Environment, Forest and Climate Change Department,

Government of Uttar Pradesh, India

Shri. Yogi Adityanath

Hon'ble Chief Minister,Uttar Pradesh

Shri. Dara Singh Chauhan

Hon'ble Minister,Forest Department

Reptiles of Dudhwa National Park-1

Reptiles of Dudhwa National Park

There are four classes of terrestrial or land dwelling animals with backbone, the reptiles form the middle element. They have evolved from the amphibians. The history of reptiles goes back many millions of years. On the basis of fosssil evidence they are believed to have originated during Pennsylvanian period 300 to 260 million years ago. They were the dominant form of vertebrate life on earth for the following 140 to 120 million years, the Mesozoic era of earth history. This was the age of reptiles, the period when the dinosaurs flourished.

Modern reptiles, which appeared during the Tertiary period of earth history sonic 70 million years ago. Presently, the number of species of living reptiles, which is about 6000 is almost double the number of species of present day mammals.

Reptiles are cold blooded animals, means that their body temperature varies with the outside temperature whereas birds and mammals which have a constant body temperature are known as warm blooded. Reptiles have poor body insulation and cooling mechanism as they lack sweat glands yet they have considerable capacity for regulating their body temperature. Thermo-regulation in reptiles is a behaviour function and is achieved by judicious use of available sunlight.

There are three types of body form in reptiles. The basic type is the lizard like shape. The crocodiles, monitor lizards and geckos are examples of this type of boxy shape. The legs are well developed. In the second type, the body is elongated and cylindrical as in many skinks and all the snakes; legs may be rudimentary or absent. In the third type, the turtles and tortoises, the trunk has become rigid and enclosed in a bony shell. Indian reptiles range in size from the massive crocodile with lengths up to seven metre and geckos less than 10 cm in total length.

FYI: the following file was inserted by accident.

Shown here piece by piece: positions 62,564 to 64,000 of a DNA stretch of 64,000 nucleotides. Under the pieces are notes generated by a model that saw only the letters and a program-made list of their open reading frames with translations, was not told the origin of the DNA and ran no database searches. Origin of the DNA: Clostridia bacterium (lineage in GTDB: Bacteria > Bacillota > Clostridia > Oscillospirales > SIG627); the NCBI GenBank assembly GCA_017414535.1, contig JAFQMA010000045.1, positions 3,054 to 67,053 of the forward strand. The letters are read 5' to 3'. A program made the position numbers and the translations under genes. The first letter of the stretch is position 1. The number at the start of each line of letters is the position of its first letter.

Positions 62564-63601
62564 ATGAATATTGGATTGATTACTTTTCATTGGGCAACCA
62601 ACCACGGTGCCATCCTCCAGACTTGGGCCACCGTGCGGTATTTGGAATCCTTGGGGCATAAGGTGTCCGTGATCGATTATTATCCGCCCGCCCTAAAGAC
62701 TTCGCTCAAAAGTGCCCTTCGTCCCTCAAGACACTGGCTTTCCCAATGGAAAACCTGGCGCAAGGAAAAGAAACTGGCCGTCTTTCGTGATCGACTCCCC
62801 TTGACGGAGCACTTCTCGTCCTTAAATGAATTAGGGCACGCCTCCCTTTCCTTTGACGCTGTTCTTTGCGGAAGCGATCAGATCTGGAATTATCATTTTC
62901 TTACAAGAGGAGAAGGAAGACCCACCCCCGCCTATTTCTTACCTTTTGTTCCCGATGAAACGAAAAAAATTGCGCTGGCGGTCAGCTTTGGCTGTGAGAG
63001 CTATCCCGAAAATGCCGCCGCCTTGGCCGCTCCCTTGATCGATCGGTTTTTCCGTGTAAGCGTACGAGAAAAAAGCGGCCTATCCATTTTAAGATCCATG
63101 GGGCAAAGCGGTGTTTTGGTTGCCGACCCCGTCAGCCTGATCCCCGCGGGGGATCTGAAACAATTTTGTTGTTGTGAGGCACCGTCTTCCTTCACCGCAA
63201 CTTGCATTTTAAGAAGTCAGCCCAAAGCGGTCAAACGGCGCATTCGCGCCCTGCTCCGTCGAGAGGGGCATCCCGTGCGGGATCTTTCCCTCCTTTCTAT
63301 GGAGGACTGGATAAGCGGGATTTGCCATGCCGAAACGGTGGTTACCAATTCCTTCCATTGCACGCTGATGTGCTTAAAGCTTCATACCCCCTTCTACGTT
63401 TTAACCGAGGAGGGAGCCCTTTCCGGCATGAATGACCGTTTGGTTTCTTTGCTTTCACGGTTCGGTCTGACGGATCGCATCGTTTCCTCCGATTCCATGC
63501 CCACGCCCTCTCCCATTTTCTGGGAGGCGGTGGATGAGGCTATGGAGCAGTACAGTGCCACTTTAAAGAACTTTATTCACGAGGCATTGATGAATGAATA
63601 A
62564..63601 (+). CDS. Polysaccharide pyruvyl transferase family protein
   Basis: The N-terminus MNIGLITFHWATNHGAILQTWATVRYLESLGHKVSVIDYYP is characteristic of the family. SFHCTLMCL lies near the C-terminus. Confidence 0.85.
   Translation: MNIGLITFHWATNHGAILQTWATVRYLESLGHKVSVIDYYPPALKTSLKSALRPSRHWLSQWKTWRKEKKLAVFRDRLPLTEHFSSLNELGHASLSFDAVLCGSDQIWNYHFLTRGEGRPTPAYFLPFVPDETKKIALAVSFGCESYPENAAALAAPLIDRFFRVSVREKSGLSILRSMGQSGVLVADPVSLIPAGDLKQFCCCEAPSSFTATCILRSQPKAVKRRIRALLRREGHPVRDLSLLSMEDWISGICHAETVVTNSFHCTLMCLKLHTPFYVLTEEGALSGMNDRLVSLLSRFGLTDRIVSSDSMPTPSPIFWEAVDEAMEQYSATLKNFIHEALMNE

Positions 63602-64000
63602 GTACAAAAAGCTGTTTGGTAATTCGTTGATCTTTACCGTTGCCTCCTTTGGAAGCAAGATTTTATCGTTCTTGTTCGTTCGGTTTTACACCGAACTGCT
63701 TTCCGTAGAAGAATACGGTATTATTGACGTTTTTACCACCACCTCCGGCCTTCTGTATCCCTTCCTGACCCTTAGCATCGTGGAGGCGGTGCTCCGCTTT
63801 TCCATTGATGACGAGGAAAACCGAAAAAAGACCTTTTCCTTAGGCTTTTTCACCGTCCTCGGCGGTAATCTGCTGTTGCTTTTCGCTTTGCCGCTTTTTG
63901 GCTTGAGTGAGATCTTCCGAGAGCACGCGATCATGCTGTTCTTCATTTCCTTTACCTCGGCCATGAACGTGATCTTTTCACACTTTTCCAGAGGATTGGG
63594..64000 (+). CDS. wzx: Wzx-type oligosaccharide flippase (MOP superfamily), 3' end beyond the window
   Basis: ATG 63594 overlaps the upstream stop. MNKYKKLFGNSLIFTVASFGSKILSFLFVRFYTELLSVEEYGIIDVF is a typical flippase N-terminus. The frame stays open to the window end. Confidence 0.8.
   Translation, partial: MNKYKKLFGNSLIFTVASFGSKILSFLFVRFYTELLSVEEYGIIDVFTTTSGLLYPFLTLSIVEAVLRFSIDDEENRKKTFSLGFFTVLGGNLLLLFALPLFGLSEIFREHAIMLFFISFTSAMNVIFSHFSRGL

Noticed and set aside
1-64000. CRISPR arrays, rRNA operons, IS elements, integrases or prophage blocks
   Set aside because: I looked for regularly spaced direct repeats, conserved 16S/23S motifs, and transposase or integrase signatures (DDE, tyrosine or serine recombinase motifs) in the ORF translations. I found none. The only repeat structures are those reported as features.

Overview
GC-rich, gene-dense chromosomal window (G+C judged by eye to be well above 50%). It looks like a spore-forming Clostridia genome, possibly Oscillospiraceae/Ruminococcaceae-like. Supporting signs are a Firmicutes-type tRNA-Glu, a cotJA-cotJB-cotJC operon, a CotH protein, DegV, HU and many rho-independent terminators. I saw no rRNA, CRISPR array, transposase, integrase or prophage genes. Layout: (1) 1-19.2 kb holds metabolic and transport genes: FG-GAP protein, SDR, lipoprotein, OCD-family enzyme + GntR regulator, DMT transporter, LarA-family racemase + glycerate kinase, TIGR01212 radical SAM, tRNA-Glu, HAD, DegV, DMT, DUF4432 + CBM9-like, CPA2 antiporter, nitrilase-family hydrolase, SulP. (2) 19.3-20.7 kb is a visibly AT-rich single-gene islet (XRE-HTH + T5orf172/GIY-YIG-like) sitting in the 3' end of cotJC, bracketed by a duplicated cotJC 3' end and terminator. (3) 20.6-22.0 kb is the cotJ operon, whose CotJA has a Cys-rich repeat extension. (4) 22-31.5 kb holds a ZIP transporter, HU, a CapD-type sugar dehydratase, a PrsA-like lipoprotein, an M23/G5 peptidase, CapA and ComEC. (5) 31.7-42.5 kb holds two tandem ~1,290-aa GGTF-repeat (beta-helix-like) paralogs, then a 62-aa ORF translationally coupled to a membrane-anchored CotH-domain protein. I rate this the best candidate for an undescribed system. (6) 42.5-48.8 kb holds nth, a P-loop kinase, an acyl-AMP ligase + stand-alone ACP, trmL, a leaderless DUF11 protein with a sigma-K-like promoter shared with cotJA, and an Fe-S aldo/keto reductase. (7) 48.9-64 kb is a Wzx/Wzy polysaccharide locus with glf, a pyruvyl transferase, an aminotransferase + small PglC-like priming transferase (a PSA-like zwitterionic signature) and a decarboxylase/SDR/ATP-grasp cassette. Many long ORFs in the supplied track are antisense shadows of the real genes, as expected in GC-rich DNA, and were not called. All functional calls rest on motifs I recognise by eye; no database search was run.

Crocodiles

Crocodiles belong to Crocodylidae family, an ancient group of reptiles in existence for millions of years. The survival of the crocodilians over a long period of earth history is perhaps due to their needs being easily met, living as they do on the edge of two life zones, water and land and being able to find their prey from both zones.

Dudhwa Tiger Reserve have two types of crocodiles - Marsh crocodile or Mugger and Ghanal. Both crocodilians show certain structural adaptations for a successful aquatic life. The nostril is placed at the tip of the snout enabling the animal to breathe when the rest of the body is submerged. The eye has a transparent third eyelid permitting limited underwater vision. Crocodilians are excellent swimmers, thetail being the main propellent.

Mugger or marsh crocodile (crocodylus palish-IS)

Mugger is found in Suheli, Mohana rivers of Dudhwa National Park and Girwa river of Katerniaghat Wildlife Sanctuary. It attains a length up to 4 metre and weighs up to 200 kg. Mugger usually spend the day basking on the bank or islands in river. The open mouth of basking crocodiles is a method of heat control. Mugger is an excellent swimmer. On land, it rests on its belly, but walks and runs with the body well off the ground. The senses of sight, hearing and smell are well developed and the animal remains very alert while basking on land. It hunts more or less exclusivly in water; the food is largely fish but any animal that can be overcomed is preyed.

The scent glands are probably active during the breeding season and assist in the sexes locating each other. Mating takes place in the month of March. The female lays her eggs in pitcher shaped hole in sand up to 40 in a clutch. Incubation period slightly in excess of two months. The female protects the nest by lying either in the water close to the nest or nest itself It is a known fact that sex of a hatchling is determined by temprature of the nest.

Gharial(Gavialis Gangeticus)

Ghari al can attain a length of up to 7 metre. They can be easily distinguished from other crocodiles by the long and narrow snout which ends in a bulbous tip. The jaws have approximately 104 teeth. Adult male with a large pot like cartilaginous mass (ghara) on the tip of snout, hence the name Gharial. Presently it is found in Girwa river of Katerniaghat Wildlife Sanctuary and this species is now endangered.